Quantum Effects At 7/5nm And Beyond


Quantum effects are becoming more pronounced at the most advanced nodes, causing unusual and sometimes unexpected changes in how electronic devices and signals behave. Quantum effects typically occur well behind the curtain for most of the chip industry, baked into a set of design rules developed from foundry data that most companies never see. This explains why foundries and manufacturing e... » read more

System Bits: March 20


Design has consequences Carnegie Mellon University design students are exploring ways to enhance interactions with new technologies and the power of artificial intelligence. Assistant Professor Dan Lockton teaches the course, "Environments Studio IV: Designing Environments for Social Systems" in CMU's School of Design and leads the school's new Imaginaries Lab. “We want the designers of ... » read more

Uncertainty Grows For 5nm, 3nm


As several chipmakers ramp up their 10nm finFET processes, with 7nm just around the corner, R&D has begun for 5nm and beyond. In fact, some are already moving full speed ahead in the arena. [getentity id="22586" comment="TSMC"] recently announced plans to build a new fab in Taiwan at a cost of $15.7 billion. The proposed fab is targeted to manufacture TSMC’s 5nm and 3nm processes, whic... » read more

System Bits: Sept. 20


Improving Torque Sensing In an advance that could bring new types of sensors and studies in quantum mechanics, Purdue University researchers have levitated a tiny nanodiamond particle with a laser in a vacuum chamber, using the technique for the first time to detect and measure its torsional vibration. The team said the experiment represents a nanoscale version of the torsion balance used i... » read more

One-On-One: Dave Hemker


Dave Hemker, CTO at [getentity id="22820" comment="Lam Research"], sat down with Semiconductor Engineering to look at some of the key issues on the process and manufacturing side, and some of the key developments that will reshape the semiconductor industry in the future. What follows are excerpts of that conversation. SE: One of the big discussion topics these days is [getkc id="208" commen... » read more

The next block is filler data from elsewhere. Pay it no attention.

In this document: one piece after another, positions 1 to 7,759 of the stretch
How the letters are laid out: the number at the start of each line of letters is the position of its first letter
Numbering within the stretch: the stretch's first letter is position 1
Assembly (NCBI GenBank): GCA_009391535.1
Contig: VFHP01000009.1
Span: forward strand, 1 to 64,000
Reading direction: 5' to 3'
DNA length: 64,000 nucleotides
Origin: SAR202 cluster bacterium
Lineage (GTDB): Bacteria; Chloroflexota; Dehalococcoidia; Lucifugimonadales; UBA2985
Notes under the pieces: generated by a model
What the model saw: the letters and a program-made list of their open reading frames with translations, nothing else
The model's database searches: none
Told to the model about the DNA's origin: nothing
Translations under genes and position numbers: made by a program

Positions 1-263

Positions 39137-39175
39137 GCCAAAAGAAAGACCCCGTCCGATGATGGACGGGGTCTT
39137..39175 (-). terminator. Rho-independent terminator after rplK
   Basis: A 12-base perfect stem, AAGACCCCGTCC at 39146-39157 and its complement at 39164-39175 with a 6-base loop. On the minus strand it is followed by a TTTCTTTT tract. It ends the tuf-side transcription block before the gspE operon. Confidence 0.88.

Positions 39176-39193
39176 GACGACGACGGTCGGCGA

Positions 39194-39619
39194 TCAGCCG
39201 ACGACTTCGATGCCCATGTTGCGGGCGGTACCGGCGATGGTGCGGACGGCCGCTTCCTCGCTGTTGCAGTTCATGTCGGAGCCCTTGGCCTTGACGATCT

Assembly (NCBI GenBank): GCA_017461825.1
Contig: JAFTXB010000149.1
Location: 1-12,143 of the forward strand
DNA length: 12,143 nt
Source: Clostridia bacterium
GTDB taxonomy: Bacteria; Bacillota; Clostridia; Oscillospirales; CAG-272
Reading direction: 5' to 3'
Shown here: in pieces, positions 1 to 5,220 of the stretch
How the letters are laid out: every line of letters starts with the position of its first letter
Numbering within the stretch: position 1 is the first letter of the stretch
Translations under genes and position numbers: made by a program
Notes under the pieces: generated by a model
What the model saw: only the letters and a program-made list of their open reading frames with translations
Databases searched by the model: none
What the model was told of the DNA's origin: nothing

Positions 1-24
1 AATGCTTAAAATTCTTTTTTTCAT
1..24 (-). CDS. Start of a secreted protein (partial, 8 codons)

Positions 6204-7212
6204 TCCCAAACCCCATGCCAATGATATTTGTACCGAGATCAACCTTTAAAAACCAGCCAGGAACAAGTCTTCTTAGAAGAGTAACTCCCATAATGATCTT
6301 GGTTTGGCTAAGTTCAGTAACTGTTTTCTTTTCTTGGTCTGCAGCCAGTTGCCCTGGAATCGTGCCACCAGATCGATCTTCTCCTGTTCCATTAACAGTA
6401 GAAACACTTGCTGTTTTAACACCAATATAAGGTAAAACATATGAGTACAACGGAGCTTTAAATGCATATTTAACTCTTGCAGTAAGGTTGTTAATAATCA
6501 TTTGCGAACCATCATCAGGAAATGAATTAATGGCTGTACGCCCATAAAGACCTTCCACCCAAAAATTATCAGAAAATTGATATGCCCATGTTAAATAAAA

Industry Road Map Under Construction


While most engineers think in terms of PPA—the classic power, performance and area tradeoffs—their bosses tend to see the world in terms of risk vs. opportunity. Until 22nm, these two objectives moved forward at roughly the same pace, despite the growing technical challenges of fitting more functionality into an SoC. Much has changed since then, and even more will change over the next f... » read more

Moving Electrons Is Getting Harder


Numerous executives across the ecosystem—from EDA and equipment companies to foundries—recently have stated that Moore's Law has at least 10 more years of life. This is interesting math, considering the semiconductor industry is now working on 10nm, with chips expected to roll out next year. So given that Moore's Law is on a two-year cadence of doubling the number of transistors every 24... » read more

Here Comes 7nm


A consortium of companies involving IBM, GlobalFoundries and Samsung has rolled out the first 7nm test chip using silicon germanium as a substrate, using EUV to pattern multiple layers. While this doesn't mean the cost equation is even close to being solved, or that more than a handful of companies will push forward to that node anytime soon using SiGe as the substrate material, it does cre... » read more

Moore Memory Problems


The six-transistor static memory cell (SRAM) has been the mainstay of on-chip memory for several decades and has stood the test of time. Today, many advanced SoCs have 50% of the chip area covered with these memories and so they are critical to continued scaling. “The SRAM being used in modern systems is similar to the SRAM they were using in the 1970s and 1980s,” says Duncan Bremner, ch... » read more

Re-Engineering The FinFET


The semiconductor industry is still in the early stages of the [getkc id="185" kc_name="finFET"] era, but the [getkc id="26" kc_name="transistor"] technology already is undergoing a dramatic change. The fins themselves are getting a makeover. In the first-generation finFETs, the fins were relatively short and tapered. In the next wave, the fins are expected to get taller, thinner and more re... » read more

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